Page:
Feel the Heat without Getting Burned: Turning Fiery Emotions into Healthy Connections

Feelings, particularly those like hurt or anger, can have negative consequences on our physical body due to the neurological and neurochemical connections between the mind and body. When you experience internalized anger, your nervous and hormonal systems react, producing neurotransmitter chemicals. These chemicals can lead to harmful side effects that compromise your health and impact your personal and professional relationships significantly.

Repressed or Unexpressed Feelings

Habitual anger felt over time is detrimental to your health. Suppose you become angry and fail to express it in a productive manner. In that case, your body reacts through the stress-adaptation response, resulting in biochemical physical responses that can lead to severe health conditions or even death. Health issues associated with chronic anger include:

  • Elevated blood pressure
  • Increased heart rate
  • Tense muscles
  • Heart attack
  • Hiatus hernia
  • Glaucoma
  • Stroke
  • Hives
  • Asthma
  • Ulcers
  • Migraines
  • Low back pain
  • Psoriasis
  • Shortened life expectancy

Moreover, anger has been linked to loneliness, chronic anxiety, depression, eating disorders, sleep disorders, obsessive-compulsive behavior, and phobias in many health studies.

The Impact on Relationships

Anger can also damage relationships and hinder the development and maintenance of close bonds. Communicating effectively is crucial to learning how to handle anger and establishing healthy and fulfilling relationships.

Learning how to communicate doesn’t have to be complicated. Most of us developed communication skills from our families and environment, but there are easy-to-learn, proven skills that can equip you with the tools and knowledge you need to channel and express your anger or hurt feelings appropriately.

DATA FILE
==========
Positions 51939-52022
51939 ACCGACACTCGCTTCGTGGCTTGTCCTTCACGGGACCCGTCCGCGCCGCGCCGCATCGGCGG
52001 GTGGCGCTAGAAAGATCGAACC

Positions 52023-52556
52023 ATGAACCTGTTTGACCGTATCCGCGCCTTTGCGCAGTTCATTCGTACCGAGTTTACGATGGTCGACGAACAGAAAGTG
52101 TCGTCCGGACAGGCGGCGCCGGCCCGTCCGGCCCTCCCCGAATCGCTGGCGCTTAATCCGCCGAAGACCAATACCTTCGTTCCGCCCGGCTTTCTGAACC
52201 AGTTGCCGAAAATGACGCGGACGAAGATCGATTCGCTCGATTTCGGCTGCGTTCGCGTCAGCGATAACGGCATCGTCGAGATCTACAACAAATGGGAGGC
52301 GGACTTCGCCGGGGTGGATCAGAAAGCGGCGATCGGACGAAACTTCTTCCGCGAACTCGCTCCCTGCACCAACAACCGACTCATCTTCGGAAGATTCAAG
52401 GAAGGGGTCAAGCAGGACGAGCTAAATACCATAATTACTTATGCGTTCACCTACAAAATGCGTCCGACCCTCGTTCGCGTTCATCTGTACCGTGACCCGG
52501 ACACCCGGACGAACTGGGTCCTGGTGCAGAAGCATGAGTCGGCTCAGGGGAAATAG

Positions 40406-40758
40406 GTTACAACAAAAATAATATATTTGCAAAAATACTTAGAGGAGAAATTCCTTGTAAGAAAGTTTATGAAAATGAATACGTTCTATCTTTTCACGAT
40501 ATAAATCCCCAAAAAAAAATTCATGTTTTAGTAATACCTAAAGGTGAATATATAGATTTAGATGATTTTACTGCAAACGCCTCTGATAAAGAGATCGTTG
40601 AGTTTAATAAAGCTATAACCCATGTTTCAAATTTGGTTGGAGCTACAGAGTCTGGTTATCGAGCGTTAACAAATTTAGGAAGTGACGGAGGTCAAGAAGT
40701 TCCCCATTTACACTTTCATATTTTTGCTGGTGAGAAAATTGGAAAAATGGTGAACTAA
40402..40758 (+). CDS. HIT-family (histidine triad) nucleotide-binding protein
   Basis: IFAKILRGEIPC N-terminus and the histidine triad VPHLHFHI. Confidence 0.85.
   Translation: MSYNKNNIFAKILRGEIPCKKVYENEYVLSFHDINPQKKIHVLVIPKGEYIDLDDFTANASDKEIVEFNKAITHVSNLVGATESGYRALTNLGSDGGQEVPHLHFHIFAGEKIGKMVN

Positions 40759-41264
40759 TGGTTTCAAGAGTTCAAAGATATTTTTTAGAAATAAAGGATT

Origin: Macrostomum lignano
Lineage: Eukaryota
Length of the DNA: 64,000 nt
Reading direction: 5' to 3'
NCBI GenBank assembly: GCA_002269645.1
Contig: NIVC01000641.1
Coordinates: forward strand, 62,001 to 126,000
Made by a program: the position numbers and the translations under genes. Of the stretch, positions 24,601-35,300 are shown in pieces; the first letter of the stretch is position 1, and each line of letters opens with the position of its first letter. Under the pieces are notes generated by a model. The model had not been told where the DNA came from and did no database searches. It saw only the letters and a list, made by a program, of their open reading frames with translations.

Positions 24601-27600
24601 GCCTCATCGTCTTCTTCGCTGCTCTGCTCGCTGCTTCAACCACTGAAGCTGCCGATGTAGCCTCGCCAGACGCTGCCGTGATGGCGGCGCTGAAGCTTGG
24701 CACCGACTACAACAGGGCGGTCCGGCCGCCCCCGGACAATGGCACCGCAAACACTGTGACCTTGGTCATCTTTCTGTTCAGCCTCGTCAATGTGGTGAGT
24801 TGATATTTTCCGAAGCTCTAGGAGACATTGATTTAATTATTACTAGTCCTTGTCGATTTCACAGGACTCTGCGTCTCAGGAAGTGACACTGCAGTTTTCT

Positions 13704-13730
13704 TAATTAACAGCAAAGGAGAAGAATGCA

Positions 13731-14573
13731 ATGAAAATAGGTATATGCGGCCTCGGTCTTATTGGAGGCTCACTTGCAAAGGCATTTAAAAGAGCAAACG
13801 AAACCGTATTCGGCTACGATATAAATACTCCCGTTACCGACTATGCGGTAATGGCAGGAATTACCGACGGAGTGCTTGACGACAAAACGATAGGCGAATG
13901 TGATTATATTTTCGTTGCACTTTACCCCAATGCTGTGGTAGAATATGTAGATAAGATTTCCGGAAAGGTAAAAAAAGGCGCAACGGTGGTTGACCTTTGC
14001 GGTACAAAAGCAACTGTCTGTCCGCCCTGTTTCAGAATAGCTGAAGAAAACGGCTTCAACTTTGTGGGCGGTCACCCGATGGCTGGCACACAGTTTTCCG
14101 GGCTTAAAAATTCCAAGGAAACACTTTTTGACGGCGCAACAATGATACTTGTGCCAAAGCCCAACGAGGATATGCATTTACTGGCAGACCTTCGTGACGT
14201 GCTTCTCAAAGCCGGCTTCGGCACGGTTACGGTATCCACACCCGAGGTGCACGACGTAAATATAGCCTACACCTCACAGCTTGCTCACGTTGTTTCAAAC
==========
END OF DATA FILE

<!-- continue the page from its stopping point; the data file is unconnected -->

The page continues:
When you can express your feelings, whether sadness, frustration, or anger, you feel more in control of your life and can create the relationships you want with others.

Communication as the Solution

Current research indicates that expressing and resolving relationship issues is healthier than bottling up feelings and letting them make you sick or create conflicts at work or home. Numerous studies provide a communication model that works in various environments and relationships. One such model can be found in “Changing Behavior: Immediately Transform Your Relationships with Easy to Learn, Proven Communication Skills” by Georgianna Donadio, Ph.D.

Some tips for effective communication when dealing with anger include:

  1. Take a break: If you are too angry to think or speak clearly, take some time to calm down before trying to discuss your feelings.
  2. Use “I” statements: Instead of saying, “You make me angry,” say, “I feel angry when…” This helps prevent the other person from feeling attacked or defensive.
  3. Stick to the issue: Focus on the specific action or situation that triggered your anger rather than bringing up unrelated past issues.
  4. Listen carefully: Sometimes, anger can make it difficult to hear what the other person is saying. Try to listen carefully and respectfully to their perspective before responding.
  5. Show empathy: Try to understand the other person’s feelings, even if you don’t agree with them. This can help build a bridge of understanding and resolve conflicts.
  6. Offer possible solutions: Instead of just complaining about the situation, suggest possible solutions or compromises that might resolve the issue.
  7. Know when to seek help: If you continue to struggle with anger and conflict management, consider seeking help from a professional therapist, counselor, or support group.

By learning how to recognize and express anger in a healthy and productive way, you can take charge of your feelings, reduce the risk of stress-related health problems, and improve your relationships. These skills can be honed by practice, patience, and commitment, empowering you to lead a more fulfilling and satisfying life.